Internet can 'make or break' small firms at Xmas

The Internet may have irreversibly changed the business landscape for small companies, but their websites are about to buckle under the sheer weight of early bird Christmas shoppers.

UK sites that operate a checkout facility are to receive an average boost in traffic of 200% over the next month, suggesting trouble for slow, unresponsive or creaking websites.

The influx of visitors, predicted yesterday by Fasthosts, will represent half of the UK’s adult population, and overall, is tipped to spend £5bn online during the festive season.

Missing out on such a lucrative market looks likely for owners of small or mid-sized companies, whose websites are lacking infrastructure or riddled with errors, the web hosting company said.

The challenge for small companies to attract customers will be made all the more difficult because punters will inevitably flock to big-name retail websites, known for their reliability.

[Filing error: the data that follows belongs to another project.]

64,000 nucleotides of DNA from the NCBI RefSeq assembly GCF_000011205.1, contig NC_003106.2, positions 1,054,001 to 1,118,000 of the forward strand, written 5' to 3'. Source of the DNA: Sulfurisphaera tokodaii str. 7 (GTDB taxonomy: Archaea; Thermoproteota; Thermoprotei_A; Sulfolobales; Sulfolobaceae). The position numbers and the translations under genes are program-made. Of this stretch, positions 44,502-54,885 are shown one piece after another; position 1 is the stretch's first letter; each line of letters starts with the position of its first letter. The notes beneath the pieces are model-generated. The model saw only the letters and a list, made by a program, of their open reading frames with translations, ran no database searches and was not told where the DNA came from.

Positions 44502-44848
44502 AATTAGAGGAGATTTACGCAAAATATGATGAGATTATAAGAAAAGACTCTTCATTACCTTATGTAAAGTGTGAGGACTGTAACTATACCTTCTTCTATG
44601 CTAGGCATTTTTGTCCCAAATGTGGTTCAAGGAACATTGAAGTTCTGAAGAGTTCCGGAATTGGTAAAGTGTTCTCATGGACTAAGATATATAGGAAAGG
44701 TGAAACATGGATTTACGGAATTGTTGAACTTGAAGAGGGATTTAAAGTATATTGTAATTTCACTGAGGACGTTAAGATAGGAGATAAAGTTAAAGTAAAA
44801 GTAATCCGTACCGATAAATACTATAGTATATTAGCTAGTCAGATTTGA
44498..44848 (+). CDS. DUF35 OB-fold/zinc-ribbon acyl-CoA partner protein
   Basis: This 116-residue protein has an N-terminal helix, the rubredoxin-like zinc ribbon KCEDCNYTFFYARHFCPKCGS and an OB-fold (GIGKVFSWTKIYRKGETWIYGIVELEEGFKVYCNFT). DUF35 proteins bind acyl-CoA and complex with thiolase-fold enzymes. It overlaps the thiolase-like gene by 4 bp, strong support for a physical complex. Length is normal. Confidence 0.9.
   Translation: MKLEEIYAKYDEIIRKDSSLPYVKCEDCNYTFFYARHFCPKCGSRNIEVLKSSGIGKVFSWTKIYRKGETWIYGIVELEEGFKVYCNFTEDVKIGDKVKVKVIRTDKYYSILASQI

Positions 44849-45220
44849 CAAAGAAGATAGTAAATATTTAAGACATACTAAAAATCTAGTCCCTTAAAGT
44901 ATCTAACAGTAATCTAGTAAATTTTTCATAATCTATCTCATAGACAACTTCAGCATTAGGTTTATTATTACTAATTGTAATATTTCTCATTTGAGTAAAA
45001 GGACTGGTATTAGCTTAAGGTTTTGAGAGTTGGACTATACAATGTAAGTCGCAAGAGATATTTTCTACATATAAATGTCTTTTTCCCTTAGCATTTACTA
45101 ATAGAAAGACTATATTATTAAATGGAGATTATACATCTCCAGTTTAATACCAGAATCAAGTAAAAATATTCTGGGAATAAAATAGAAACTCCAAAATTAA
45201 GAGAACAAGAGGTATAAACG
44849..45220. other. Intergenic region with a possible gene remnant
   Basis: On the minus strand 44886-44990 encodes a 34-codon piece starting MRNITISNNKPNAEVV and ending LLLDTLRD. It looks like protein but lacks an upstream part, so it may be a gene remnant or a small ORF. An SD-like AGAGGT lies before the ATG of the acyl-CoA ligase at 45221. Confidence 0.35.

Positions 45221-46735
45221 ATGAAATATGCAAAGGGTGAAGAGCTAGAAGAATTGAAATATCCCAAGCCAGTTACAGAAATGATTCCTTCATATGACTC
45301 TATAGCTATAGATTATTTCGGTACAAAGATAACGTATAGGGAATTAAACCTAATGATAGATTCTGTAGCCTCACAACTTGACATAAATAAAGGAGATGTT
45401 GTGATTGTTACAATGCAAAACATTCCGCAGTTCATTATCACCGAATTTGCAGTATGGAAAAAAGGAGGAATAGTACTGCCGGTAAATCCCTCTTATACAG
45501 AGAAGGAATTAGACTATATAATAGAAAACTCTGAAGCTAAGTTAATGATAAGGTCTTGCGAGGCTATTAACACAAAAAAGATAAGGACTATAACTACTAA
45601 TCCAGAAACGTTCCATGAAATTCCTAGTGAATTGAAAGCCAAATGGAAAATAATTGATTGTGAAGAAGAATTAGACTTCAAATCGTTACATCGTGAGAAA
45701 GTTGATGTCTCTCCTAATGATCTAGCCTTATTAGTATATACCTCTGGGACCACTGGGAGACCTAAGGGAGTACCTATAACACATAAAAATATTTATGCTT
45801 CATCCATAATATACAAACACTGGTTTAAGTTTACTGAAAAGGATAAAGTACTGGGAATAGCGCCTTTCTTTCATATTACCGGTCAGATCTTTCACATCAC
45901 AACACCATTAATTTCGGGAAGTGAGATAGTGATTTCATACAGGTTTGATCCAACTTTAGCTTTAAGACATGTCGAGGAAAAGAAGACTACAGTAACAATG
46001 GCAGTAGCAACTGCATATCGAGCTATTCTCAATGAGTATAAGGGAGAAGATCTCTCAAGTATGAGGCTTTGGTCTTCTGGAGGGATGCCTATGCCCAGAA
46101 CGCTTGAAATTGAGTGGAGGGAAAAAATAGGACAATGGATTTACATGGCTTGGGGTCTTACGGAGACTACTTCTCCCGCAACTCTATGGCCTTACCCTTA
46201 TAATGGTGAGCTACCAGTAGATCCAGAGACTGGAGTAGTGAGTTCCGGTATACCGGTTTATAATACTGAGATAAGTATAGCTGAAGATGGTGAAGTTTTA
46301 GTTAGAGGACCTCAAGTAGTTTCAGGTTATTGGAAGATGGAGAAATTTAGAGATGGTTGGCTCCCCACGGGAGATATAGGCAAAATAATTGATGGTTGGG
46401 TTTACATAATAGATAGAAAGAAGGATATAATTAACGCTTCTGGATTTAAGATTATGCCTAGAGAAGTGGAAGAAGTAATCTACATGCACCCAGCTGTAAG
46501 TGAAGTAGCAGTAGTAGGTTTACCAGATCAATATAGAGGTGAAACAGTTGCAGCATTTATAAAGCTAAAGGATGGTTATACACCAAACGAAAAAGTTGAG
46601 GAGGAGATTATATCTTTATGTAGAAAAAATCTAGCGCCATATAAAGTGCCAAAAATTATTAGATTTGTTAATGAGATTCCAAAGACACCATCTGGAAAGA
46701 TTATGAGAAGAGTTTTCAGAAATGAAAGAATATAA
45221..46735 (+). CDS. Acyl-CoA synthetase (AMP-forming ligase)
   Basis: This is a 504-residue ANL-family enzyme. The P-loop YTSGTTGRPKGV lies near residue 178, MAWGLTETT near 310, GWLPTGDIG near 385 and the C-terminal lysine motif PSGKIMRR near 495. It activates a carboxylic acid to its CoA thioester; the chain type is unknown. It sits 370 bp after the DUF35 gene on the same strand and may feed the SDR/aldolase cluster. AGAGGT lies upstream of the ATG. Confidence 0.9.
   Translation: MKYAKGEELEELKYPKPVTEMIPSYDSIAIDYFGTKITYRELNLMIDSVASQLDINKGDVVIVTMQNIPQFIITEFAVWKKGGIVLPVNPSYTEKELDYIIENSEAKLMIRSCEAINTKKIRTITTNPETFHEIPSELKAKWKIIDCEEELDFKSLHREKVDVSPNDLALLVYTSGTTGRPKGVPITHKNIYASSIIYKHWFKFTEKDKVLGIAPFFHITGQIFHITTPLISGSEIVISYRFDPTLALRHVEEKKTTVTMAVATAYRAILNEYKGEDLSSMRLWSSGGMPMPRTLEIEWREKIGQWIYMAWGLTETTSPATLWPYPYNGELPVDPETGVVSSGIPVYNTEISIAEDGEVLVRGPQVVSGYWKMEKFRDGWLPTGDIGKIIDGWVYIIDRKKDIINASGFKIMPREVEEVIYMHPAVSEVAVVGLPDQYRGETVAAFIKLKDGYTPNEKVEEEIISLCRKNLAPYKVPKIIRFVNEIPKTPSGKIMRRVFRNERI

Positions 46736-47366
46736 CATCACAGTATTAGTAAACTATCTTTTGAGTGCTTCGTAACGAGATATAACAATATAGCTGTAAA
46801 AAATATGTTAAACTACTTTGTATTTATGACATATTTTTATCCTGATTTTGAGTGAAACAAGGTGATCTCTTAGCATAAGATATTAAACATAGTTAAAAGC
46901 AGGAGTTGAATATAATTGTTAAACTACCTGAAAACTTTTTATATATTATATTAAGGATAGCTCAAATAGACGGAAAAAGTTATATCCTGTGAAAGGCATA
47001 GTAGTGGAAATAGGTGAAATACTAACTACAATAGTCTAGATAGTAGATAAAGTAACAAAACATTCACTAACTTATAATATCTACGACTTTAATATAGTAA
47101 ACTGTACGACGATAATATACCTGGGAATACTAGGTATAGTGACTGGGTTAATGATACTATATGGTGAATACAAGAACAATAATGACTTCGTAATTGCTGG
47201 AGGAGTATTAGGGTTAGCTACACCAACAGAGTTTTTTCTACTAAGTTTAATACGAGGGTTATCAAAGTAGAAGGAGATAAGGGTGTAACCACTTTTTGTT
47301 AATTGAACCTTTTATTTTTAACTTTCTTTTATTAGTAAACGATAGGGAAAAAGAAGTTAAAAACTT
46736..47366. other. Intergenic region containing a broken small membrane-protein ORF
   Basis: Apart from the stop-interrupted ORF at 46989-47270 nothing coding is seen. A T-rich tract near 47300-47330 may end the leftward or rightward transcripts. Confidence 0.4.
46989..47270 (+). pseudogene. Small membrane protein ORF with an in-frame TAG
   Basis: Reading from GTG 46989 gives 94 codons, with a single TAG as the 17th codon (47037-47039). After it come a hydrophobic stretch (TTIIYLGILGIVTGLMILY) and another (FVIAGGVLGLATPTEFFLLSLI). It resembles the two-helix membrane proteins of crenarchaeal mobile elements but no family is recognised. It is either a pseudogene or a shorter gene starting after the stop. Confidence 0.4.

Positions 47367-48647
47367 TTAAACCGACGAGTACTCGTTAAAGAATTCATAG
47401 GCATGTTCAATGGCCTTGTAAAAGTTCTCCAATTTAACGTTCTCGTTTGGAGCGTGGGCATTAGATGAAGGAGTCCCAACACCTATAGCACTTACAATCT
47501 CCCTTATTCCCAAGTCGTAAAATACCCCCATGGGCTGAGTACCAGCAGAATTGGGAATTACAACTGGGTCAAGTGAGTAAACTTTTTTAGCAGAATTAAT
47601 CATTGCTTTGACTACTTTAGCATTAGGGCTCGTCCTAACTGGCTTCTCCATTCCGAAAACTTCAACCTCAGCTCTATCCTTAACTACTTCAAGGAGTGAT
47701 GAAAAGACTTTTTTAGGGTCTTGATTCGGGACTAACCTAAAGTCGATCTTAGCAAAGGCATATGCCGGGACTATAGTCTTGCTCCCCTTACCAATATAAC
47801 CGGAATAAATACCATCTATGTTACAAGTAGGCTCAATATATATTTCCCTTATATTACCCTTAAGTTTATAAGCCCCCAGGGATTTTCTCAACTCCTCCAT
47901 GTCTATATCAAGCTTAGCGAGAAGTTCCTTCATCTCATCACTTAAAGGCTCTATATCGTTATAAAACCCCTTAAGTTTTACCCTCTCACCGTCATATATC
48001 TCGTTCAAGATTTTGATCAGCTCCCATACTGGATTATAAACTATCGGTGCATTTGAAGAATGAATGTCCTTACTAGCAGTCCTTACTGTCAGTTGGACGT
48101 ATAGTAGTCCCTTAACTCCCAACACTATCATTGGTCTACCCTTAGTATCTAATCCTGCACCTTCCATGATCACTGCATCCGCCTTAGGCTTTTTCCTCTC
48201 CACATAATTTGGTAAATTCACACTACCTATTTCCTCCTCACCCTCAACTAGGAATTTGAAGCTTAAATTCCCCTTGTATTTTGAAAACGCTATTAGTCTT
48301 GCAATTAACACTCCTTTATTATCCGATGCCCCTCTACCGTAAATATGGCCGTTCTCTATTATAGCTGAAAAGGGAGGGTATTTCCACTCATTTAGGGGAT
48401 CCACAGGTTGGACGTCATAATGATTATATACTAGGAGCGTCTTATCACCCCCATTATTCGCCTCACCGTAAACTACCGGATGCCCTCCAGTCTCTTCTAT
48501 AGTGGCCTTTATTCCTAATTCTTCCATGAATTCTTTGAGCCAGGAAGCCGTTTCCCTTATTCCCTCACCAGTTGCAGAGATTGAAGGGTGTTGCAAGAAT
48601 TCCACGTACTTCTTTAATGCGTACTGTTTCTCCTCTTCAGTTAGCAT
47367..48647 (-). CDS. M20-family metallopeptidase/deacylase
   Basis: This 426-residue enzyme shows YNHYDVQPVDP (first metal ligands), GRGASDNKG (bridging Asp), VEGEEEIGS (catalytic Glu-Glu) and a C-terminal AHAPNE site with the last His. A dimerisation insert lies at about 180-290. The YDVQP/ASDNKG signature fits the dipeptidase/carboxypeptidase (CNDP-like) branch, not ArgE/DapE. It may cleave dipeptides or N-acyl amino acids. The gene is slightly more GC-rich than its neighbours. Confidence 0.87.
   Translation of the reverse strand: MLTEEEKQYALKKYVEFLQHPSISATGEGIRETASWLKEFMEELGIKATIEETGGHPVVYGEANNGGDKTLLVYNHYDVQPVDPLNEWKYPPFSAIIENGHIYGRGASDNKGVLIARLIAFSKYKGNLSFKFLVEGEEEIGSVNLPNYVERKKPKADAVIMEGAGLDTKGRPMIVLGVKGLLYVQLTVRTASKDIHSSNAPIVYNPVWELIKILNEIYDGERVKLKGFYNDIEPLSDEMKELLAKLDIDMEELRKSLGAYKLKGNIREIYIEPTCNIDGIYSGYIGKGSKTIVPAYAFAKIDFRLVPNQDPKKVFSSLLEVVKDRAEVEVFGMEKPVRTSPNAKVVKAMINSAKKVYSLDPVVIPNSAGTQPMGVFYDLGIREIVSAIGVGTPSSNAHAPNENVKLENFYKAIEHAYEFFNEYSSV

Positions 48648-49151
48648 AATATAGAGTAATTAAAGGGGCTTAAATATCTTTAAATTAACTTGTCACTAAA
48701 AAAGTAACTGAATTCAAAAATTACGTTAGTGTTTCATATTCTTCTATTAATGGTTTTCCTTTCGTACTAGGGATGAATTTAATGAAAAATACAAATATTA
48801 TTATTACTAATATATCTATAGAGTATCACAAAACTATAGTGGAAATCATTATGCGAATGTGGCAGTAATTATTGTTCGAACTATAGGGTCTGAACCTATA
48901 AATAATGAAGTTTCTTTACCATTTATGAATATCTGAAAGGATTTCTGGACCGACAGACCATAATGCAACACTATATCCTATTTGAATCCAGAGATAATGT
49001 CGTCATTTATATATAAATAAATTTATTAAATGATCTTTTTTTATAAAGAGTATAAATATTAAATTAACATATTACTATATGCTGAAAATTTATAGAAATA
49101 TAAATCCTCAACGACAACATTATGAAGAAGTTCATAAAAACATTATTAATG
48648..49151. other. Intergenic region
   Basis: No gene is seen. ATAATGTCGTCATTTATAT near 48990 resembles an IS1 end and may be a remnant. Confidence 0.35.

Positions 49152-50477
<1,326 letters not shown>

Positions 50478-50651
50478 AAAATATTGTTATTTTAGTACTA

Research suggesting each Christmas shopper surfing the Web will spend an average of £208 should convince small businesses to act, Fasthosts hoped.

“As online competition increases, it amazes me that so many small and medium enterprises are willing to chance their Christmas sales,” said Stephen Holford, a director at the company.

“Ensuring that your website is supported by the correct infrastructure is vital to provide a quality buying experience. Having the right sort of hosting package is key if businesses are going to reap the benefits of the Christmas revenue window.”

The company hinted that small firms that choose its hosting service should expect not to be disappointed this Christmas, as technical support continues on Christmas and New Year’s Day, 24 hours a day.

Separately, large British companies this week backed the Internet, saying the ubiquitous medium has revolutionised their business.

Placing the Web more central to their operation has been a priority for three-quarters of firms, while four out of ten tweaked their Web services so they are now more customer-focused.

Investment in Internet-based technology by UK plc has reached £10billion a year, the survey by Google found, indicating each firm surveyed is now forking out about £300,000 in e-investment every 12 months.

However the large sums have not made companies complacent – 70% say they still have a lot to learn about reaching customers online, and most are prepared to throw up significant amounts of money to try and bridge the knowledge gap.


30th November 2006

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